Research highlights: > Plants influence gas profile and methane oxidation in landfill covers. > Plants regulate water content and increase the availability of oxygen for methane oxidation. > Plant species with deep roots like alfalfa showed more stimulation of methane oxidation than plants with shallow root systems like grasses. - Abstract: Methane is an important greenhouse gas emitted from landfill sites and old waste dumps. Biological methane oxidation in landfill covers can help to reduce methane emissions. To determine the influence of different plant covers on this oxidation in a compost layer, we conducted a lysimeter study. We compared the effect of four different plant covers (grass, alfalfa + grass, miscanthus and black poplar) and of bare soil on the concentration of methane, carbon dioxide and oxygen in lysimeters filled with compost. Plants were essential for a sustainable reduction in methane concentrations, whereas in bare soil, methane oxidation declined already after 6 weeks. Enhanced microbial activity - expected in lysimeters with plants that were exposed to landfill gas - was supported by the increased temperature of the gas in the substrate and the higher methane oxidation potential. At the end of the first experimental year and from mid-April of the second experimental year, the methane concentration was most strongly reduced in the lysimeters containing alfalfa + grass, followed by poplar, miscanthus and grass. The observed differences probably reflect the different root morphology of the investigated plants, which influences oxygen transport to deeper compost layers and regulates the water content.

  2. A water balance study of four landfill cover designs varying in slope for semiarid regions

    SciTech Connect (OSTI)

    Nyhan, J.W.; Schofield, T.G.; Salazar, J.A.

    1997-02-01

    The goal of disposing of radioactive and hazardous waste in shallow landfills is to reduce risk to human health and to the environment by isolating contaminants until they no longer pose a hazard. In order to achieve this, the performance of a landfill cover design without an engineered barrier (Conventional Design) was compared with three designs containing either a hydraulic barrier (EPA Design) or a capillary barrier (Loam and Clay Loam Capillary Barrier Designs). Water balance parameters were measured since 1991 at six-hour intervals for four different landfill cover designs in 1.0- by 10.0-m plots with downhill slopes of 5, 10, 15, and 25%. Whereas runoff generally accounted for only 2-3% of the precipitation losses on these designs, similar values for evapotranspiration ranged from 86% to 91%, with increased evapotranspiration occurring with increases in slope. Consequently, interflow and seepage usually decreased with increasing slope for each landfill cover design. Seepage consisted of up to 10% of the precipitation on the Conventional Design, whereas the hydraulic barrier in the EPA Design effectively controlled seepage at all slopes, and both of the capillary designs worked effectively to eliminate seepage at the higher slopes.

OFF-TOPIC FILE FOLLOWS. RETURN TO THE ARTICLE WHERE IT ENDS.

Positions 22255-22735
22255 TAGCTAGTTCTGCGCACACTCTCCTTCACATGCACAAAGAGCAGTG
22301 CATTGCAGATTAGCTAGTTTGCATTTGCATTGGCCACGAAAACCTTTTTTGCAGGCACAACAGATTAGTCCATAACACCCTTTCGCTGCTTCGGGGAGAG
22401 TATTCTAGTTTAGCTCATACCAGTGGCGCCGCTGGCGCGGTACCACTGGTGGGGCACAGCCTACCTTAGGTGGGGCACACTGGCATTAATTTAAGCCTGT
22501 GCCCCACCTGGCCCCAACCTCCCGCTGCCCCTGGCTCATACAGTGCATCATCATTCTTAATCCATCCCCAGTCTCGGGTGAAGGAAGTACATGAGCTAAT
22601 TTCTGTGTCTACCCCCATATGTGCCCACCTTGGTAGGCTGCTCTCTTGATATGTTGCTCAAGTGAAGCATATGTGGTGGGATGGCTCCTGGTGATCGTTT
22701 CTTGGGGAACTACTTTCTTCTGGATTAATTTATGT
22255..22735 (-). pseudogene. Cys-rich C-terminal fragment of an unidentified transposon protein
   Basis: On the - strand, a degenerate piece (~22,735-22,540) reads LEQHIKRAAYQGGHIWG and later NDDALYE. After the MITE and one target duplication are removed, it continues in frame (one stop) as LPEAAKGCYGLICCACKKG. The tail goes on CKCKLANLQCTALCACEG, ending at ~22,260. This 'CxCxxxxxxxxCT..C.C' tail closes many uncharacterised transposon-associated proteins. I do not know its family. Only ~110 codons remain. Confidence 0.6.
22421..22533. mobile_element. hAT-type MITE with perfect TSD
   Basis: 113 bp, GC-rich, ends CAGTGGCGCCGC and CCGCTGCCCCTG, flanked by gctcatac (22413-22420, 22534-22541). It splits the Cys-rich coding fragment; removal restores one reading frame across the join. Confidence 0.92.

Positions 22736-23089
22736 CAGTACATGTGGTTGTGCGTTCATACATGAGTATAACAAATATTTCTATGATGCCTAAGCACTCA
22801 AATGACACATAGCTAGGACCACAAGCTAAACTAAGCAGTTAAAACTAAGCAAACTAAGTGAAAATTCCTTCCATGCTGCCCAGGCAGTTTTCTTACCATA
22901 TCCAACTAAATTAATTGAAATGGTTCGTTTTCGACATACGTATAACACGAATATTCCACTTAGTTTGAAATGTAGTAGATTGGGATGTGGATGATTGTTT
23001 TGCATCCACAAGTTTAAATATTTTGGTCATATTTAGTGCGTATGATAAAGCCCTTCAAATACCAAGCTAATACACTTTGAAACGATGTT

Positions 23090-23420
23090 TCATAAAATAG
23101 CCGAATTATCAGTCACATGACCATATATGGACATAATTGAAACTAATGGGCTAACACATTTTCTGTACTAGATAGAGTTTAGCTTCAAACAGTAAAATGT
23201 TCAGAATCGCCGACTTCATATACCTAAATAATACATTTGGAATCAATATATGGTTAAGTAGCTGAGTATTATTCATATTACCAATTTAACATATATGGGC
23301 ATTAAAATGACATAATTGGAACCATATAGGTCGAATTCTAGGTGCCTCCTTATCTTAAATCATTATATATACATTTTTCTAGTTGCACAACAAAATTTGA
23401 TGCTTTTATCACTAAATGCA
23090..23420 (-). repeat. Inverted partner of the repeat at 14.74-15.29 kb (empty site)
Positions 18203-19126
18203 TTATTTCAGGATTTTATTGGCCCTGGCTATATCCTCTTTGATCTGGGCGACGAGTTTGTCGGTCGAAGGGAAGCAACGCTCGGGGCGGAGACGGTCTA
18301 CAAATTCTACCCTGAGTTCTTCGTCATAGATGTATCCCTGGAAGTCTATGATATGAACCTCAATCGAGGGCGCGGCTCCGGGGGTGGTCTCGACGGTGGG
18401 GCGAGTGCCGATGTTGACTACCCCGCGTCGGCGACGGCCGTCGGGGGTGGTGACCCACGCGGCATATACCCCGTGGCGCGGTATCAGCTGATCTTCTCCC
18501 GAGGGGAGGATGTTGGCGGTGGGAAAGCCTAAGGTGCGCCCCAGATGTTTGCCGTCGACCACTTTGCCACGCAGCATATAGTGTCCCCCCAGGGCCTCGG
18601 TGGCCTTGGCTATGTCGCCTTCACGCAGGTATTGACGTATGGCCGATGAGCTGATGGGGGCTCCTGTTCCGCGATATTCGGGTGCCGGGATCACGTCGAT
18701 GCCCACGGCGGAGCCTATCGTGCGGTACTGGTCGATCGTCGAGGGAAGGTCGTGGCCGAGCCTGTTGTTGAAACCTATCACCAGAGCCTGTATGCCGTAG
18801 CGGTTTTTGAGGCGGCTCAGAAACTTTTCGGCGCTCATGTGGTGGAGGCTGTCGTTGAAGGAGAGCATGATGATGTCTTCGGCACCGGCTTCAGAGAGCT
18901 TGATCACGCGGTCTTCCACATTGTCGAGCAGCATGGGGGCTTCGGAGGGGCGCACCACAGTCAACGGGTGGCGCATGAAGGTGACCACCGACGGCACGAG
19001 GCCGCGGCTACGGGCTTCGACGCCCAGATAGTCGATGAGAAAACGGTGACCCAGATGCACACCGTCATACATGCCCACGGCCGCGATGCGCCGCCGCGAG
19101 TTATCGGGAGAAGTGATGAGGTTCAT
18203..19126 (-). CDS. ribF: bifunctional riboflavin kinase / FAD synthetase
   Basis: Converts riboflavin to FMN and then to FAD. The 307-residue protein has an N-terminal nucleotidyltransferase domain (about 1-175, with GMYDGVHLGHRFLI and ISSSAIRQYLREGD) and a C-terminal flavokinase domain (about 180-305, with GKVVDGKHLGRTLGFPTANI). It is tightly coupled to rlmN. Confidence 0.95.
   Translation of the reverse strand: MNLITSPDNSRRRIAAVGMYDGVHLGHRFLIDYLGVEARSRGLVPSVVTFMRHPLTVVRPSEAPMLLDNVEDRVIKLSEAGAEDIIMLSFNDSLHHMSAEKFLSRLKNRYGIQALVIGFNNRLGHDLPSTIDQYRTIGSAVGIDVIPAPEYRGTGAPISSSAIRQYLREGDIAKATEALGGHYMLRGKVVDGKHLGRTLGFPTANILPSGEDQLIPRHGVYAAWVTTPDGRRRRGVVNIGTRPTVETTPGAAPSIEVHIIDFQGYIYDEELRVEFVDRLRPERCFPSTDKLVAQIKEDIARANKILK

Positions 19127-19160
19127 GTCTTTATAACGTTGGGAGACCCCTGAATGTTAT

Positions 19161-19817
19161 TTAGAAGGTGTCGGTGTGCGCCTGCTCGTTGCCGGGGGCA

3. Support EM LA Airport Landfill Cover Project by providing 40000...

    Office of Environmental Management (EM)

    Support EM LA Airport Landfill Cover Project by providing 40000 tons of soil Support EM LA Airport Landfill Cover Project by providing 40000 tons of soil DE-DT0010454-Task-Order-4 ...

  4. One Man's Trash, Another Man's Fuel: BMW Plant Converts Landfill...

    Office of Energy Efficiency and Renewable Energy (EERE) Indexed Site

    One Man's Trash, Another Man's Fuel: BMW Plant Converts Landfill Gas to Hydrogen Fuel One Man's Trash, Another Man's Fuel: BMW Plant Converts Landfill Gas to Hydrogen Fuel August ...

  5. Using landfill gas for energy: Projects that pay

    SciTech Connect (OSTI)

    1995-02-01

    Pending Environmental Protection Agency regulations will require 500 to 700 landfills to control gas emissions resulting from decomposing garbage. Conversion of landfill gas to energy not only meets regulations, but also creates energy and revenue for local governments.

  6. Alternative Fuels Data Center: Renewable Natural Gas From Landfill Powers

    Alternative Fuels and Advanced Vehicles Data Center [Office of Energy Efficiency and Renewable Energy (EERE)]